Is the K20C2 just a K20C1 without a turbocharger and with direct injection? Close, but not exactly.

Ever since the 10th gen Honda Civic made its debut in 2016, there have been a lot of rumors surrounding the naturally aspirated 2.0L base engine, the K20C2. Based on its engine code, you’d think it’s an evolution of the K-series engine family, closely related to the K20C1 from the fire-breathing Civic Type R and that the K20C2 shares a block, head, rods and pistons with the K20C1. While there are bits of truth within each statement, they’re not all entirely true.

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Honda says that the 2.0L NA engine is, “Related to the European Civic Type-R 2.0 liter turbo charged engine” and “is related to the 2.4-liter engine offered in the larger Accord.” Knowing the primary distinction between the EDM and USDM Civic Type R is one is made in the UK and the other is made in Ohio, it’s safe to assume the K20C2 is somewhat related to the K20C1.

And, true to form, reading the press release on either engine linked here and here, both share a lot of the same engine architecture technologies. It’s safe to assume Honda took the K20C1 and re-engineered that turbo-charged engine for naturally aspirated work.

Starting with the block, from the bottom of the engine, looking at the oil pan and oil baffle assemblies on figures 6&7 and 7&8 respectively, the Civic Type R oil pan has a deeper design with an extra bolt on the oil pan baffle.

Both 2.0L engine have the same 5.7L QT oil capacity and similar (if not the same) oil pumps, despite having two different part numbers. The Civic Type R’s oil pump is made in Great Britain while the 2.0L NA oil pump is made in China.

Both blocks look similar, but there are small visual differences between both, an extra coolant seperator for the Type R for one. Even though they look the same, the NA 2.0L lists for $1,887 while the Civic Type R is loads cheaper at $967. The Type R being out longer might have something to do with that.

Here are the crankshafts, connecting rods and piston assemblies between the K20C1 and K20C2. I see no visual differences between the two, can you? The K20C2 has a 10.8:1 compression ratio while the K20C1 runs lower at 9.8:1.

Honda discontinued the Civic Type R crankshaft while the NA 2.0 one is still available. Both pistons and rods have different part numbers between the two engines.

NA Head

While both heads have built-in-water cooled exhaust manifold designs, unlike traditional K-series with multi-port exhaust manifolds, these new K20C heads are single port. Civic Type R heads come with vacuum pump assemblies as illustrated on Fig 12. Since the Type R is boosted, vacuum pumps create negative crankcase pressure, which means less blow-by, cleaner oil and more horsepower.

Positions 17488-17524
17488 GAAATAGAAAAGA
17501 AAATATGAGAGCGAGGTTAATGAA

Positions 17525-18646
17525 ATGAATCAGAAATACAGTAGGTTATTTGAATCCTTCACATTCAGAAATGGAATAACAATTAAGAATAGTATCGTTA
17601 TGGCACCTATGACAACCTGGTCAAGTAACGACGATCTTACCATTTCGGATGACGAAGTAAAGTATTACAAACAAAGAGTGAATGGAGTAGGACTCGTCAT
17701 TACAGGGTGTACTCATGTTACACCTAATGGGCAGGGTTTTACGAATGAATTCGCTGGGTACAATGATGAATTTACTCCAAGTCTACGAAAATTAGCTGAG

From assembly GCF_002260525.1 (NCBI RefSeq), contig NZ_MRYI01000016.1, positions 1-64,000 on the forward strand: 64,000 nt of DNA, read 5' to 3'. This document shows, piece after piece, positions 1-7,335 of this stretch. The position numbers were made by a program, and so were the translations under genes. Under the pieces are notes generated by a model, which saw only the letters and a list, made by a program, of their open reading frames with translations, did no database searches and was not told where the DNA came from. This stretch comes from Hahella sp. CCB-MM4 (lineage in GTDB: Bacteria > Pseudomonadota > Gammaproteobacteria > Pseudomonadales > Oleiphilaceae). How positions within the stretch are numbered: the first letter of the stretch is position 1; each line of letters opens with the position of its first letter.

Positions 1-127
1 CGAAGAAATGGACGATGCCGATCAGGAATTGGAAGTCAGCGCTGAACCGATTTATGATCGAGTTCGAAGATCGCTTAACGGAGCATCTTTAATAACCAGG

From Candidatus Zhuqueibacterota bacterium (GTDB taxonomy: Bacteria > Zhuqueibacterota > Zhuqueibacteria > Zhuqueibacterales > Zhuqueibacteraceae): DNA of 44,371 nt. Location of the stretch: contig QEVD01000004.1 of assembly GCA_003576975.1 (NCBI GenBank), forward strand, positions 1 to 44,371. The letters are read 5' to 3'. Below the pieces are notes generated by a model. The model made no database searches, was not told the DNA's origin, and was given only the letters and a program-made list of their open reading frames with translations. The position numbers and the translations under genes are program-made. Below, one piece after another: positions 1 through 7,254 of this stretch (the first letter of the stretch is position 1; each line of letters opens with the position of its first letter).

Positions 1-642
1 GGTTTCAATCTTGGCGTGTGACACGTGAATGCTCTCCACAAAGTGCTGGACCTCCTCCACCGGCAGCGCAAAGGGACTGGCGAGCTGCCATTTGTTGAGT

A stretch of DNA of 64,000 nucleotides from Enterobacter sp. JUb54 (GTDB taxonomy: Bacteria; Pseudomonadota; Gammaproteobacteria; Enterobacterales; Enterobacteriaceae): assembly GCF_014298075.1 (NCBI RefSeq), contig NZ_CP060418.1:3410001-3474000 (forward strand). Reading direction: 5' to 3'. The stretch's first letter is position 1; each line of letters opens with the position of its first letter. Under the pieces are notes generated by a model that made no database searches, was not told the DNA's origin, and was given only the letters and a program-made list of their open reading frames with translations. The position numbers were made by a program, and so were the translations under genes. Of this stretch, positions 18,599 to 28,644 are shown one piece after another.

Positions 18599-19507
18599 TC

Both camshafts use i-VTEC technology but the K20C2 uses VTEC to change valve lift, timing and duration of the intake valves while the K20C1 only uses VTEC on the exhaust valves, hence the different cam profiles between the two. The Civic Type R cams also have a dowel pin to fix the cam gears while the NA 2.0 one does not.

Keeping coolant cool here are the water pumps between the two. You’ll notice a liquid-to-liquid transfer plate engine oil cooler as seen on Figure 1 on the Civic Type R that the NA 2.0L does not get.

Here are the fuel systems between the two. The naturally aspirated 2.0L uses traditional port injection while the Civic Type R, with its high pressure fuel pump assembly in figure 11, uses direct injection.

It goes without saying, but the K20C1 comes with a factory turbo, intercooler, and all the supporting hardware.

Finally, sparkplugs, both call for Laser Iridium NGKs, but the Civic Type R calls for plugs with an 8 heat range while the 2.0L NA calls for hotter ones with a 7 heat range.

Conclusion

Both the K20C2 and K20C1 share a lot of similarities including block, rod and piston design. However, there are enough differences between the two that set them apart for boosted and non-boosted work. Not included in the hardware above, according to an tuner on CivicX.com, the ECU on the K20C2 “does not have the ability to interpret positive intake manifold pressure.”

This does bode well for the K20C2 knowing that both engines are similar architecturally. If equipped with a proper engine management system, I see no reason someone couldn’t throw a bit of boost the K20C2’s way. You would have to do your due diligence and make sure your K20C2 is getting enough fuel and cooling, both the K20C1 already has engineered in.

And, if a K20C2 owner wants to stick with bolt-ons and stay all-motor, this engine should respond to those add-ons well given a proper tune afterwards.

Both engines are stout and, when kept within their limits, reliable. That’s why I’m pleased to hear the K20C2 is continuing on as the base engine for the 11th gen Honda Civic.

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